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  • Writer's pictureEsther Harder

From Notes to Sketches

Updated: Dec 26, 2020

Author-Illustrator Collaboration, Part I

During my MFA studies in Children's Writing, I learned that was that there is limited, if any collaboration between author and illustrator in the traditional publishing process. Instead, they are treated as separate artistic entities to protect and support their creative processes. When the illustrator has sample pages ready for review, the author may be consulted to check for factual accuracy or internal consistency, but in general, author and illustrator work mostly independently.

Pencil sketch of a child leaning over a railing with a thoughtful pose.
Meet Elia, my main character.

This is NOT the case in self-publishing. By hiring Dana, I became publisher as well as author, and would therefore be responsible for all editorial decisions.

I came to picture book writing by way of novel writing, so for much of my work, the imaginary film running in my head as I wrote chapters and scenes never made it to the big screen. I simply couldn't be sure how my readers would interpret my work or what imaginary film they were seeing as they read. I was so excited for the illustration process of Quarantine Kids. Not only would I get to suggest elements of the illustration that were most important to me, but I would finally get to see one of my stories leap out of my head and into full color!

First, the Storyboard

Before I sent my manuscript to my illustrator, I blocked out my content on a storyboard. This is typically part of my picture book editing process, as storyboarding helps to point out places in the text that may need trimming or more action.

I don't use a storyboard template. I count out physical sheets of paper and fold them in half over themselves to form a booklet and then do my work in pencil (the easier to erase, my dear).

A typical picture book tends to run 32 pages long, with some variation. Whether this number can be adjusted, or needs to remain in a multiple of 2 or 4, depends on whether one is printing a physical copy; number of pages is dictated by type of printer. Another structural element to keep in mind is that some of your page count will get taken up by front and back matter, also somewhat determined by how your printer counts end sheets.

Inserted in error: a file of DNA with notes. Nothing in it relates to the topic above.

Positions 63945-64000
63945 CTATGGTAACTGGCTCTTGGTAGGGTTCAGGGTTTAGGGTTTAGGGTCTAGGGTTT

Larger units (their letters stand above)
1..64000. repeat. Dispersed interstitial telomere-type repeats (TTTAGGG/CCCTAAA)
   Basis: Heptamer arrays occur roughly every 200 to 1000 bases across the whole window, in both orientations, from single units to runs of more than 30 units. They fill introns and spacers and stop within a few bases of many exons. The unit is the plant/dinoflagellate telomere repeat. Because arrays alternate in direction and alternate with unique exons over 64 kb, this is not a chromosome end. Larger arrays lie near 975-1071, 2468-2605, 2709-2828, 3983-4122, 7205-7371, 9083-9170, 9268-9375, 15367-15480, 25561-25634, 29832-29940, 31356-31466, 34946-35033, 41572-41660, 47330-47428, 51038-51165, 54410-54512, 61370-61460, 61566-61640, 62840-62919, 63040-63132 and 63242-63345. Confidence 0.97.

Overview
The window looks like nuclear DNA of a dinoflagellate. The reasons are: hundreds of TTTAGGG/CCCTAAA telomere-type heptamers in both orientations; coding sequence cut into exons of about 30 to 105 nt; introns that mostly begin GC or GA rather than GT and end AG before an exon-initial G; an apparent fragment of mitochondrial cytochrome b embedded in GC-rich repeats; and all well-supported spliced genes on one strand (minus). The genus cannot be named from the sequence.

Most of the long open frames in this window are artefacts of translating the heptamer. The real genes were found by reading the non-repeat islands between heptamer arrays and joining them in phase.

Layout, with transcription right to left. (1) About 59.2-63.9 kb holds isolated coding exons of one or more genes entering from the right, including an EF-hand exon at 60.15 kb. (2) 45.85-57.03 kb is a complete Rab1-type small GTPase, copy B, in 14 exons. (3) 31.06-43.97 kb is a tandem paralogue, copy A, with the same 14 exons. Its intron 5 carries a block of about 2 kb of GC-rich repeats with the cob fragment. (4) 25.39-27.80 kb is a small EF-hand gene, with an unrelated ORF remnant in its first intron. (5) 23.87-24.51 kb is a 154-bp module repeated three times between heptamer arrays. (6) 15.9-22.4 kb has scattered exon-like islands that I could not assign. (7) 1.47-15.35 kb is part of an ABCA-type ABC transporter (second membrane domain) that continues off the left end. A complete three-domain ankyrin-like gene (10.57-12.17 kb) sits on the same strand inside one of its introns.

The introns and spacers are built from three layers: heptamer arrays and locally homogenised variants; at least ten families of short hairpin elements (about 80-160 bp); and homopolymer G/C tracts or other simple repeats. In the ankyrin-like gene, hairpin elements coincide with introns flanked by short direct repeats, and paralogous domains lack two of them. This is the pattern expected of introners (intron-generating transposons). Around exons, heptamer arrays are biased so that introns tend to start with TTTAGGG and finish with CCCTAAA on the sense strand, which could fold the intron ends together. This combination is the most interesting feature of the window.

Grab a couple picture books and take a closer look. You'll typically find these pages somewhere in the lineup:

  • A colorful end sheet, where one side is glued to the cover, and the other is free (in both the beginning and end of the book). Some printers count this in the page count; others don't.

  • A title page that includes title, author, illustrator, and publisher info. In some books, the artwork for the title page might actually create a spread (two pages).

  • A copyright and dedication page. These can be combined; in some books they are separate, or the dedication might show up on a title page spread.

I wanted to save most of my pages for my story, so I kept my title and copyright/dedication pages to one page each, and my end sheets did not contribute to page count, so I planned on using 30 pages to tell my story.

I don't do much sketching on my storyboard, as I don't want to get distracted from the editing process. Instead, I write out the text I expect to be on a certain page or spread and then consider whether the amount of action described in that text can be contained by that page/spread. I find that it helps to describe the action by writing it onto the page in brackets, like stage directions in a play. It helps me wrestle with just how much action I am trying to compress into one page. If I can't describe the action adequately in a sentence or two, it's unlikely to work as a clean illustration.